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Guilderland Archives — The Altamont Enterprise, April 14, 2011

Carver Realty requests rezone for mixed-aged condos

By Jo E. Prout

GUILDERLAND — Taking a cue from the Mill Hill project, a developer wants to have a residential area rezoned to multiple residence use to offer mixed-age condominiums with “affordable” prices for seniors.

Albany attorney Donald Zee, representing Carver Realty, told the planning board in March that one third of the proposed 68 condo units at 2969 Old State Road would be reserved for seniors over 55.

“Seniors don’t want to live exclusively with age-restricted [residents],” Zee said. A mixed-age neighborhood “keeps them vibrant,” he said.

The homes would list at a base price of $195,000 for a first-floor condo, and $199,000 for a second-floor unit.

“We are committed to a sales price for seniors,” Zee said.

“This is age-based,” said planning board attorney Linda Clark, noting that the project was not an income-restricted senior housing district. 

Chairman Stephen Feeney said that expensive improvements to the condos would mean that the word “affordable” would no longer be applicable.

“It’s a complicated issue,” he said.

Board member Terry Coburn favored the rezone to bring more senior housing into town.

“I could sell all of those to seniors,” she said.

According to Zee, his client Carver Realty said that marketability is mixed, but that buyers can decide if the units are filled strictly with seniors.

Zee said that the density of the project would be 3.5 units per acre. Each condo is designed as a two-bedroom unit, he said. The proposal would be built in phases, he said. Garages would be attached, and not allowed to be used for storage or residence.

Board members questioned the two-story project, suggesting that seniors prefer living on the ground floor.

Some single women and seniors feel safer if they do not live on the ground floor, Zee said.

The project would not increase traffic or school district needs, he said.

“There are no impacts, in our opinion, to the school system,” Zee said.

“I like this plan,” said board member Paul Caputo. “I wish it was affordable for everybody. But, it’s a good spot.”

The planning board agreed to give a positive advisory opinion on the rezone, but listed conditions for the board’s support, including: the creation of a mechanism to prevent the undue escalation of prices on the senior units, and that the town be named a third party in the development to enforce age and unit-cost restrictions.

Water run-off

Neighbors came out to protest the five-lot subdivision of 12 acres on Homes Terrace off Johnston Road, fearing that water run-off from development there would affect their homes.

“Stormwater — that’s the only thing I’m concerned about,” said Joseph Riitano of Johnston Road. He and his wife, Deborah, asked the board to provide a written statement assuring them that no water would come onto their property.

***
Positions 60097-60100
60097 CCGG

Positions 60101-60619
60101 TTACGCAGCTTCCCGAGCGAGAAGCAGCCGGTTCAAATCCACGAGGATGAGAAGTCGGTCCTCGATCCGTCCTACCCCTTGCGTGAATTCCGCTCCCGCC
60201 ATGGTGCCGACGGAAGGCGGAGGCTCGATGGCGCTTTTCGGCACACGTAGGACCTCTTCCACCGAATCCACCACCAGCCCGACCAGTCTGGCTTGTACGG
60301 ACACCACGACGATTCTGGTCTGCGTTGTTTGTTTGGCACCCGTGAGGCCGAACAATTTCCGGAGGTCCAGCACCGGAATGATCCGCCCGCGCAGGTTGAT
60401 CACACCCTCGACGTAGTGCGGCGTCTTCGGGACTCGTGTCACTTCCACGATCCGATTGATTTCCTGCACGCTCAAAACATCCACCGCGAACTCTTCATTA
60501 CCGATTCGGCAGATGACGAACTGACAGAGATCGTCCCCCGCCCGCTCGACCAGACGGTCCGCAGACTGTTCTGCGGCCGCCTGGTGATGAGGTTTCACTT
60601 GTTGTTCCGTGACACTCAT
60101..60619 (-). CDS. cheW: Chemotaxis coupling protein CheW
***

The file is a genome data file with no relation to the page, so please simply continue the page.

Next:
The plan includes an existing house and barn and four new residential lots, with one keyhole lot. Three of the four are off a new cul-de-sac called Holmes Terrace, according to ABD engineer Joe Bianchine. Each lot, he said, is approximately one acre. All pavement, drainage, and right-of-way easements meet town standards, he said.

“We’re not increasing the rate of run-off from this property,” Bianchine said. Run-off will be piped to the upstream side of a 12-inch pipe to create a drainage basin, he said.

Ken Johnson, an engineer with Delaware Engineering who represented the town, said that the project design should slightly reduce the amount of water flow in the area now.

“If I put a gallon of water in a 20-inch pipe, I’m going to get a gallon of water,” Riitano argued. “I’m not an engineer. It’s just common sense.”

Feeney told him, “No additional water should be coming off this site. It’s not a lot of impervious [area]. It’s not a lot of water.”

Feeney said that he had already read the Riitanos’ letter publicly to the planning board and answered it, saying that their property should not be affected by the subdivision.

“Our engineer has testified to that,” Feeney said. “I believe we have answered those questions. I think they are good questions.”

The board asked Bianchine to reconsider the size of the driveways, and widen a T-turnaround, so that emergency vehicles would have more room.

“You have the space to do it,” Feeney said. “The person might do it on their own anyways.”

Bianchine said that the proposed driveways could support emergency vehicles.

Other business

In other business, the planning board:

— Approved a site plan to allow Rick Vesely to expand a salon from 1726 Western Ave. into the neighboring 1724 Western Ave. Vesely will use the extra space to sell products and increase the salon’s wellness business. He said he would remove the current landscaping and institute a new plan.

“It sharpens up the corner and makes it more attractive,” Vesely said.

“I think it’s a big improvement. This makes a lot of sense,” Caputo said; and

— Approved a site plan to allow Arthur Nauman to open a pizzeria at 457 Route 146. He plans to use 1,800 square feet of the 3,100-square-foot property for a sit-down restaurant, he said.

“There’s ample parking there,” town planner Jan Weston said.

The spot was previously used as a motorcycle shop, but before that it had been a restaurant.

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